Human beings are running the show regardless of what products your organization delivers. We all have different problems, perspectives and needs that should be considered when communicating. When organizations can focus on transparency and honesty, delivering great products becomes a team sport.
Leaders and employees should aim to be vulnerable about their successes and shortcomings. Sharing mistakes should be welcomed. Taking this kind of ownership builds trust throughout an organization. Additionally, the more transparency that gets brought into conversations, the more alignment and growth your teams will experience.
It’s also important to bring empathy into your internal interactions and how you approach solving your product users’ problems. Without empathy, it’s easy to bring your own biases into the solutions you’re trying to deliver. Just because a solution seems right to you doesn’t mean it meets your users’ needs. By empathizing with the people you’re trying to solve problems for, you’re in a better position to deliver products that will make a real difference.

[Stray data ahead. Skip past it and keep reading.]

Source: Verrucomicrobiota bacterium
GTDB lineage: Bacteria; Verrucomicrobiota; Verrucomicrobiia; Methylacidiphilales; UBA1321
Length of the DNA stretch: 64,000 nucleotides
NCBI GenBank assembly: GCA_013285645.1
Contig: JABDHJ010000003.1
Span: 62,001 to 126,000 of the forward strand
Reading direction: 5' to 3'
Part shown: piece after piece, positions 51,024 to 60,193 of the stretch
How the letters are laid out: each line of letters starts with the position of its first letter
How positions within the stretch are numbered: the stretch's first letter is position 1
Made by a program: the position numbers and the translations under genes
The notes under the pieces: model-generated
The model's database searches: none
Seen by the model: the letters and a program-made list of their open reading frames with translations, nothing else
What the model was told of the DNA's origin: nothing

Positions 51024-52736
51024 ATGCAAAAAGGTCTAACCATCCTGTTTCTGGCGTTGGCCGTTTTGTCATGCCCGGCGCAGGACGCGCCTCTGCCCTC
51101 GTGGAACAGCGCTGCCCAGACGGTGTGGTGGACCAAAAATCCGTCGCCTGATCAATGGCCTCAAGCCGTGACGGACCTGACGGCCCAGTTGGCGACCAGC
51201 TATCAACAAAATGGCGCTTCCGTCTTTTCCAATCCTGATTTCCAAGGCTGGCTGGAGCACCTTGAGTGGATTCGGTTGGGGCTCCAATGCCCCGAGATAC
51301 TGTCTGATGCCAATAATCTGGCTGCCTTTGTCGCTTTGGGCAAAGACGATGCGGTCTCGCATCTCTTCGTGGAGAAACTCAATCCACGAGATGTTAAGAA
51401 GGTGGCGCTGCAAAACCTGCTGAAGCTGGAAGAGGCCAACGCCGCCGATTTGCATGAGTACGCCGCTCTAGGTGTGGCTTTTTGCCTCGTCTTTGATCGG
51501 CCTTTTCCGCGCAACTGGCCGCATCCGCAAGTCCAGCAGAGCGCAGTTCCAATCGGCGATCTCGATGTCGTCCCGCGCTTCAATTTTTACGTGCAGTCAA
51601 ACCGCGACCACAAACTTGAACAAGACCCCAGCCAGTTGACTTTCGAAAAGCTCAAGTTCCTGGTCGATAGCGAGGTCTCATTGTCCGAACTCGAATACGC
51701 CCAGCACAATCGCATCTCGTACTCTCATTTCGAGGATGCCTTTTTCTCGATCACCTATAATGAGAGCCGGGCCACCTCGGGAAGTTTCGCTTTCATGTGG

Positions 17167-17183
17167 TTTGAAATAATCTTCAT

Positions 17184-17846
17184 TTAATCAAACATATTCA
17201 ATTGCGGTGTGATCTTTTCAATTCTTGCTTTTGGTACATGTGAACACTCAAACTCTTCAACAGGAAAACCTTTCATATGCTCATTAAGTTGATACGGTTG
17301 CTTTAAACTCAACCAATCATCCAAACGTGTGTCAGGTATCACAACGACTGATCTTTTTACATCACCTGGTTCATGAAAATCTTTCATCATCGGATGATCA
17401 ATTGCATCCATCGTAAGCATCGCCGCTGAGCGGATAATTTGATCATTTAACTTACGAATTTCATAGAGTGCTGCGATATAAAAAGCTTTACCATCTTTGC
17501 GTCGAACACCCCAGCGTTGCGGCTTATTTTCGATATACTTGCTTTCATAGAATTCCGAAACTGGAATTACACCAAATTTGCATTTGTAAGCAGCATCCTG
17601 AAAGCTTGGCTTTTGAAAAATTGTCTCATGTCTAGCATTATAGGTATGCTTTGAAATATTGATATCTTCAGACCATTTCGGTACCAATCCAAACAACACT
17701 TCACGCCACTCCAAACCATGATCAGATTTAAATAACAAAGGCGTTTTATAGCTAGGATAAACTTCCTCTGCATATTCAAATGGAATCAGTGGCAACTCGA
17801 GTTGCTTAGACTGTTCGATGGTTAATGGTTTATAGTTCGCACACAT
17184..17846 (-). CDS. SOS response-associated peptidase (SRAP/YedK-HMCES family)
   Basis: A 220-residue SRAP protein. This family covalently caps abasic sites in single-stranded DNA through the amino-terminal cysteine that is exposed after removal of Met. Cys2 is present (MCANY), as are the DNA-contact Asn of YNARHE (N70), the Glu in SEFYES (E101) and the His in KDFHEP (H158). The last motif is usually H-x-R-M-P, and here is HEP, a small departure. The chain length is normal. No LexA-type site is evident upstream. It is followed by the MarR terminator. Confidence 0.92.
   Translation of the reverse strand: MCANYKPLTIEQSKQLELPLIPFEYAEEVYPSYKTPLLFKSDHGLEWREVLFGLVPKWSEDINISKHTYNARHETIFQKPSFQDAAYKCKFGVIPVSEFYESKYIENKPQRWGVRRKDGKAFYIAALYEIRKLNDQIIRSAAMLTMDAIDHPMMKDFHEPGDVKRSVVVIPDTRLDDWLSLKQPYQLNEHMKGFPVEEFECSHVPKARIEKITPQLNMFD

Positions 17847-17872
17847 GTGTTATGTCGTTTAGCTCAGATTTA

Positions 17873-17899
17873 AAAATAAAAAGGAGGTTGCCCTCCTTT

A significant part of building a product culture is taking the time to understand and communicate with your end users. There needs to be a focus on figuring out the most critical user problems to solve, user pain points, how your product might be creating friction for users, and how you can best deliver on your value proposition. This understanding of your users and their problems should continually evolve and be reinforced with consistent user communication.
Companies must also understand how to best communicate with their users and be willing to evolve their approach as user habits change. Remember, it’s not about how you want to communicate with users; it’s about how your users prefer to engage with you.